Closed Canyon and WASPS

I was at Prada Marfa for probably 15 minutes, wandering around, taking photos, peeking in the store windows, with no one else ever driving by during that time. Just as I began walking back to the car a truck pulled up and a couple popped out.


We exchanged pleasantries, shared each other’s phones so we could take the obligatory Instagram photos and started talking about where we had been and were headed. I mentioned I was thinking of driving south to Big Bend National Park.

Photo of slot canyon, showing wide dry river bed between high rock walls.
The hike through the canyon follows the old river bed. **

That’s how and when I learned about Closed Canyon and Big Bend Ranch State Park. I owe that couple a debt of gratitude.


You might call Big Bend Ranch, Big Bend National’s little sister. Though I’m not so sure how the rangers at Big Bend Ranch might feel about that.


Big Bend Ranch is just 20 miles west of Big Bend National along the Texas/Mexico border. You essentially drive through one into the other.


Closed Canyon is a slot canyon located about halfway through the park along Farm to Market Road 170. That’s the two-lane highway running on the US side of the US/Mexico border and the park’s southern edge.


If you’re not familiar with slot canyons, they are narrow canyons surrounded by high rock walls. A small stream slowly carved away the rock, over millions of years, more than 20 million of them, to create the canyon. Most of space between the two walls is less than 20 feet wide and the walls are as much as 150 feet tall.


Walking through it, you can hear your footsteps reverberate off the walls. More than once I looked back over my shoulder thinking someone was coming up behind me.

Photo inside slot canyon of rocks and boulders fallen over the trail.
There were some areas that required a little climbing over fallen rocks but overall the trail is easy to do. **

One of the great things about the hike, at least when I was there, was I had the entire canyon, a little over a half mile long, to myself. I met a young woman just returning from the hike as I was getting out of the car, and a bearded thirty-somethingish man as I was leaving the canyon myself. In between, nada.


At one point during my hike I heard a loud rumble, what sounded like a vehicle of some kind coming down the trail. In fact, I turned around to try to see what was making the noise.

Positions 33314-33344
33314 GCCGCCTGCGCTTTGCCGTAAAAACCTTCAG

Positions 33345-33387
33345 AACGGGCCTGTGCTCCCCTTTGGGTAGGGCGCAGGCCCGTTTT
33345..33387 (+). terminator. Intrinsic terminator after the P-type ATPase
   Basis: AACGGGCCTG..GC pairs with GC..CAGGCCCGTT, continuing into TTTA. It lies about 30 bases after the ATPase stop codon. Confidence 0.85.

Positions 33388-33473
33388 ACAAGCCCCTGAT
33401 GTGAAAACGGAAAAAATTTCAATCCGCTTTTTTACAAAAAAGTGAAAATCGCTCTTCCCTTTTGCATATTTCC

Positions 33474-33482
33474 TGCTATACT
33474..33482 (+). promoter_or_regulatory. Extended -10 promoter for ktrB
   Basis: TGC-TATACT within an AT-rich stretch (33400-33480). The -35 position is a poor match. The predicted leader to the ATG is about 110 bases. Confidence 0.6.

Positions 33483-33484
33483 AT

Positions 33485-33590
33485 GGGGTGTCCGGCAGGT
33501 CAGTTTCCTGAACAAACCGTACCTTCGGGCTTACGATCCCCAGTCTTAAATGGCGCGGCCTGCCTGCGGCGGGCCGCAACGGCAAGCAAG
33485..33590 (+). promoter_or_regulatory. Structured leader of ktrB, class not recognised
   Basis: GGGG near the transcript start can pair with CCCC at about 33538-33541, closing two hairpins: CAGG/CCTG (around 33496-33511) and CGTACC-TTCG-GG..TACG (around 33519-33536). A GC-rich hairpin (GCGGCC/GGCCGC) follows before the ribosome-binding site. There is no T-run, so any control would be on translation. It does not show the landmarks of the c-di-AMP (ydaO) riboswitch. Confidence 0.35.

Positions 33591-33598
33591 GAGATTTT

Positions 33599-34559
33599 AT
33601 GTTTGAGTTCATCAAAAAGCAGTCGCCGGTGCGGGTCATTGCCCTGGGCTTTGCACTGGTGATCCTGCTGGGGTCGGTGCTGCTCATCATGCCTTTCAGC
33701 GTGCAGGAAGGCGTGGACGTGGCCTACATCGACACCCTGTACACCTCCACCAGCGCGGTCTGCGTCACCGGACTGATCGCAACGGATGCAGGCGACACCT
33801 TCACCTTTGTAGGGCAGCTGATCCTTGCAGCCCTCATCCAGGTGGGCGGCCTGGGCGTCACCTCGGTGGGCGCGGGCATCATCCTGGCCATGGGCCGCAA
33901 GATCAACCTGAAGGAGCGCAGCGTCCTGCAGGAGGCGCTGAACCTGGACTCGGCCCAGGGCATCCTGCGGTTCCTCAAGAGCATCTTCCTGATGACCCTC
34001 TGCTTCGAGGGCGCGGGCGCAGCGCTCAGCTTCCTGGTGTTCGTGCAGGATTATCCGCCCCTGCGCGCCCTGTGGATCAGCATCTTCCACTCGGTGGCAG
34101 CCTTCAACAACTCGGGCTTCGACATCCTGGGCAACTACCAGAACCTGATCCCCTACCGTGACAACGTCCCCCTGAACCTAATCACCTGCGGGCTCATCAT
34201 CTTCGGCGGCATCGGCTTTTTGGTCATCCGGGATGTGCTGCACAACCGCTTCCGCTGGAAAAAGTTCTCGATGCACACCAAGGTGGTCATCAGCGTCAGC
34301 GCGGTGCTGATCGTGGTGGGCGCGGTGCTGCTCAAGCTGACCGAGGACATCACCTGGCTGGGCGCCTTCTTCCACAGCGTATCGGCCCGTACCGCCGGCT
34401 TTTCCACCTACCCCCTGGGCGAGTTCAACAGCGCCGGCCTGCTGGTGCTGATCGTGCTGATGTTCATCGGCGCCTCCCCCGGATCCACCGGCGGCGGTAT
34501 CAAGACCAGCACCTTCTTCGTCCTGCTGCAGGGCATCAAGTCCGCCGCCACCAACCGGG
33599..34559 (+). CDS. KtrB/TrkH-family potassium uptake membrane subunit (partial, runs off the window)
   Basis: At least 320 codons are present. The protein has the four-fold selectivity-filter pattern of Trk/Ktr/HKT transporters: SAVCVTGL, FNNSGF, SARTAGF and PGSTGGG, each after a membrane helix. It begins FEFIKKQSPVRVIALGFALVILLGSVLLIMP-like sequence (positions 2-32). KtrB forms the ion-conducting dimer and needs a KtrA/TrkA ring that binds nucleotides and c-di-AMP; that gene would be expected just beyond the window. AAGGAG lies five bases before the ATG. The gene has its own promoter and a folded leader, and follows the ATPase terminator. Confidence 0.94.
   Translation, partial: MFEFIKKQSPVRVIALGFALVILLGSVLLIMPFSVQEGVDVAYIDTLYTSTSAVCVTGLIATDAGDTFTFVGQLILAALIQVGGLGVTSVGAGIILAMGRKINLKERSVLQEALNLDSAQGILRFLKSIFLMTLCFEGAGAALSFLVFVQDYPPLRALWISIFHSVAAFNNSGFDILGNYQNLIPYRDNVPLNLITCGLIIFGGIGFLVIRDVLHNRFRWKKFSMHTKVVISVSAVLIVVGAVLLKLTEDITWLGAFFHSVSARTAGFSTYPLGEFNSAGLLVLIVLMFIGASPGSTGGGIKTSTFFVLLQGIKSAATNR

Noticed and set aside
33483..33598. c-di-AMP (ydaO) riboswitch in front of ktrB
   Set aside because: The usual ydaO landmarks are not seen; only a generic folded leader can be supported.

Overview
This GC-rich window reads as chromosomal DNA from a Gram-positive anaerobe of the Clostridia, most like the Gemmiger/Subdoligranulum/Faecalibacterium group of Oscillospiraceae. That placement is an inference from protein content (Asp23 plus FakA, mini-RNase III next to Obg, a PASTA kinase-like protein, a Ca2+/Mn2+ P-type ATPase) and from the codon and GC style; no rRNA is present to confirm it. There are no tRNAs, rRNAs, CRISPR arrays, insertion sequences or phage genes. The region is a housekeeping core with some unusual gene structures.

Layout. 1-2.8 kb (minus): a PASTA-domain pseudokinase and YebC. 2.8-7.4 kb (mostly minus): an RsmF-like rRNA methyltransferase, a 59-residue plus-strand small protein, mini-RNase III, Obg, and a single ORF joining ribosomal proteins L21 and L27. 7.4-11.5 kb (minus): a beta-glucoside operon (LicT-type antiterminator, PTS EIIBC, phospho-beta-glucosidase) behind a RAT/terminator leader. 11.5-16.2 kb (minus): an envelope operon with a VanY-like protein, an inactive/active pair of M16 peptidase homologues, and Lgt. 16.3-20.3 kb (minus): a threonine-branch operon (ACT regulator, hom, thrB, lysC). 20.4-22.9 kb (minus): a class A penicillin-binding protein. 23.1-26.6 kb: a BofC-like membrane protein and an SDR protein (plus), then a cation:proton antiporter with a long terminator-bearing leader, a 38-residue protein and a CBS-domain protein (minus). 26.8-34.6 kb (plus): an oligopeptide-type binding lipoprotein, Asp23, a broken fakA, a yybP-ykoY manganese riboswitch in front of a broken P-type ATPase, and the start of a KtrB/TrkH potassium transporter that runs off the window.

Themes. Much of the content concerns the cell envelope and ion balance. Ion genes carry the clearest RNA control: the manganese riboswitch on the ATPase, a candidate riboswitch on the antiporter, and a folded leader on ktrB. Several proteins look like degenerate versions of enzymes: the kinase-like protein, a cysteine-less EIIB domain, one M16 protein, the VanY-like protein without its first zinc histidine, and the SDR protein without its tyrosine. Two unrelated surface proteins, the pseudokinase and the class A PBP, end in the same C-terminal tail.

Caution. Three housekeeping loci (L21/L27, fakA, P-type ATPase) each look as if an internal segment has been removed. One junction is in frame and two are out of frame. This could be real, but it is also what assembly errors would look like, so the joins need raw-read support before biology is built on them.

I knew it couldn't be a vehicle so it had me momentarily confused. I soon realized it was rocks tumbling down from the walls somewhere ahead of me. I’m guessing what sounded like a roar was nothing more than a handful of smaller rocks echoing off the walls, amplifying the sound as they bounced down.


Owls, vultures, other birds and bats roost in the cracks of the high walls. The park brochure warns you to keep an eye out for mountain lions. I saw neither fowl nor lions. I did see an occasional small lizard and wasps. Lots and lots of wasps.


The lady I met in the parking lot warned me of them and she was not exaggerating. They were so thick at times I couldn’t take photos with them flying around my face and even landing in front of my lens. In at least two different areas they were especially swarming.


Wasp nests are a common thing around my home. Every summer I'll find one or two tucked away in my mailbox, the planter boxes or a corner of the garage. They typically have two or three, sometimes four, wasps floating around.


This was not three or four wasps. If you told me there were 100 of them I would not argue with you. If Alfred Hitchcock were still around he'd have the makings of a The Birds remake, featuring these thorn-tipped devils.


All the bug spray in the world wasn’t going to keep them away. Relying on the philosophy that if you leave them alone, they’ll leave you alone, I just kept walking, admittedly my pace did pick up a bit, resisted the urge to swat them away and came away unscathed.

Photo of slot canyon rock wall with what looks like a face formed in the rocks.
I have a penchant for seeing objects formed in rocks. I noticed this face, center of photo, benevolently looking down on me. Perhaps he's the one who kept me safe from all those wasps. **

The hike is a fairly easy one. There were a couple of spots where I had to slide down a drop of about six feet but little else.


The view is beautiful. As you would expect with those high walls, much of the canyon is deeply shaded making it much cooler than the area out in the exposed desert.


There is no established trail through the canyon, you’re following the actual riverbed. With as dry as it is, and has been in recent years, there was no water present when I was there. However hikers are still warned to watch out for a flash flood if a random storm is coming through.


I was really hoping to experience a slot canyon sometime during my travels. Thanks to Prada Marfa and the kindness of strangers, that hope became a reality.


See more photos from the canyon on my flickr page.


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**I allow use of my photos through Creative Commons License. I'm not looking to make money off this thing. I only ask you provide me with credit for the photo by noting my blog address, alansheaven.com, or a link back to this page.

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